In my inner movie, my memories of France will be forever punctuated by a very special sound. The roar of motorbikes as they sped between lanes of traffic? The tinkle of glasses and silverware floating out of upper-floor open windows in the sultry July summer? The sound of street and subway musicians pouring their souls out on their instruments? Yes, to all of those. But the sound I will most remember is the flap, flap, flap of my trusty flip-flops as I trudged up and down the Metro staircases and sauntered along hallways in museums. You could almost call it a comfort sound, like the lullaby your mother sings or the feeling you get when hearing a favorite hymn.
And comfortable it was. At the last minute before we left on the trip, I decided to purchase a pair of bejeweled thick-soled flip-flops to use as an antidote to the sturdy shoes I planned to wear during days of sightseeing. As it turned out, that last-minute decision was a life saver.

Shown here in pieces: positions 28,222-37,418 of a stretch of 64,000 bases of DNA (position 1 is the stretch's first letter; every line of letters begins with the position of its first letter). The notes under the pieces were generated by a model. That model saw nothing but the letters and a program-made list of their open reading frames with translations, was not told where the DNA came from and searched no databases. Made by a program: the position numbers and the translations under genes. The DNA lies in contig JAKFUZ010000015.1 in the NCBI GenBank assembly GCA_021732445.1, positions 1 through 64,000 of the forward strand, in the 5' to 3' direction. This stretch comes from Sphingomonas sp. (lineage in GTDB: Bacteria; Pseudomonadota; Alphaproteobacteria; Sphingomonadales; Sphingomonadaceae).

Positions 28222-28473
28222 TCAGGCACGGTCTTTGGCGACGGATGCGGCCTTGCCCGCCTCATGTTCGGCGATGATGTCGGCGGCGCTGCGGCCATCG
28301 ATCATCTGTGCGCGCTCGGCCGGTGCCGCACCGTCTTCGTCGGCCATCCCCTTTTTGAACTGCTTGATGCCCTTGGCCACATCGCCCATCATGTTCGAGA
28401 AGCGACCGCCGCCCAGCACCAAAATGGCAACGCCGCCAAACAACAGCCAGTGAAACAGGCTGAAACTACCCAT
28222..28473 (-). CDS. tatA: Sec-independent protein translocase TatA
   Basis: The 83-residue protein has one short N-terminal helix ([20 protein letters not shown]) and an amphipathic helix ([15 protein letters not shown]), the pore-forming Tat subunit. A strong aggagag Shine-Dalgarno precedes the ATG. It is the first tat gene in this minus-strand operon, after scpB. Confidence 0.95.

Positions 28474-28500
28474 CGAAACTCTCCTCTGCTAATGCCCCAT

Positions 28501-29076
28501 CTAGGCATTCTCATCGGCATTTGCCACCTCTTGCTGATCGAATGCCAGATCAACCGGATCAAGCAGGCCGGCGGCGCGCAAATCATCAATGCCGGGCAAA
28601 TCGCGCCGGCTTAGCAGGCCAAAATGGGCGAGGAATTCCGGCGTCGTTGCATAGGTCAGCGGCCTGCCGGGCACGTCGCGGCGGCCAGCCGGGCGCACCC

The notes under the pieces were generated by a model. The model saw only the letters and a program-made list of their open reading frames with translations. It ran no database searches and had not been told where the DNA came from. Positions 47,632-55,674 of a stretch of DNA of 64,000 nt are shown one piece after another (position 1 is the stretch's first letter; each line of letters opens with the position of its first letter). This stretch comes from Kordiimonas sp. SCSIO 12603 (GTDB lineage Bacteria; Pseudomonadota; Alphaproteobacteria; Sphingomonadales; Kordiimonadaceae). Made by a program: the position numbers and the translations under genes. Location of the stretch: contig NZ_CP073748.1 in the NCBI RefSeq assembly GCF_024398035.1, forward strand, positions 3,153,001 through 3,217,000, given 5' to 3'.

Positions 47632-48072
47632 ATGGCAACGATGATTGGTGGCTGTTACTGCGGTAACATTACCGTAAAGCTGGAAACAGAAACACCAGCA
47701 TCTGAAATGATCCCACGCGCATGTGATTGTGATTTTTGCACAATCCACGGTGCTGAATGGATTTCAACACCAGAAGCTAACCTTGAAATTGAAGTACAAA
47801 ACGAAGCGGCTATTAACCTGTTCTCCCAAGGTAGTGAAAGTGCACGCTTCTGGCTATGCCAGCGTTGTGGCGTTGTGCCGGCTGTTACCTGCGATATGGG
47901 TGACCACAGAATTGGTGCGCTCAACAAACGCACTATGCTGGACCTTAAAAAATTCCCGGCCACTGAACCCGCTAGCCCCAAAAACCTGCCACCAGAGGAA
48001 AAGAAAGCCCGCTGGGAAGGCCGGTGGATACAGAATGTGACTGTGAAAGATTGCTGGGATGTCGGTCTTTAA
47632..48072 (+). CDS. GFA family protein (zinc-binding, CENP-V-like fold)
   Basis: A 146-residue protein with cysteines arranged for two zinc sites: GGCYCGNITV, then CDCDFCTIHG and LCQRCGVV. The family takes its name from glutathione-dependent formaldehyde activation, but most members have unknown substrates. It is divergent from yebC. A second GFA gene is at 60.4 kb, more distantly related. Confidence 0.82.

I wore the flip-flops at Versailles after we got drenched in the rain outside the Petit Trianon.
I wore the flip-flops in the evenings on the cruise ship after my feet and ankles swelled from all the salt in those delectable sauces.
I even wore them the last day in Paris, when that tender place between my toes was broken in and the soft foam sole was all that I could handle after twelve days of sightseeing.
I didn’t take any photos of people’s feet in Paris, but if I had, you would see thousands of flip-flops. All sizes, shapes, and styles, and they weren’t all on tacky American feet. The French wear flip-flops, too, but they are likely to be trendy Havaianas.
NRB gave me “that look” when I suggested we bring home Paris flip-flops as souvenirs, but really, isn’t a good flip-flop the ultimate in thoughtful gift-giving?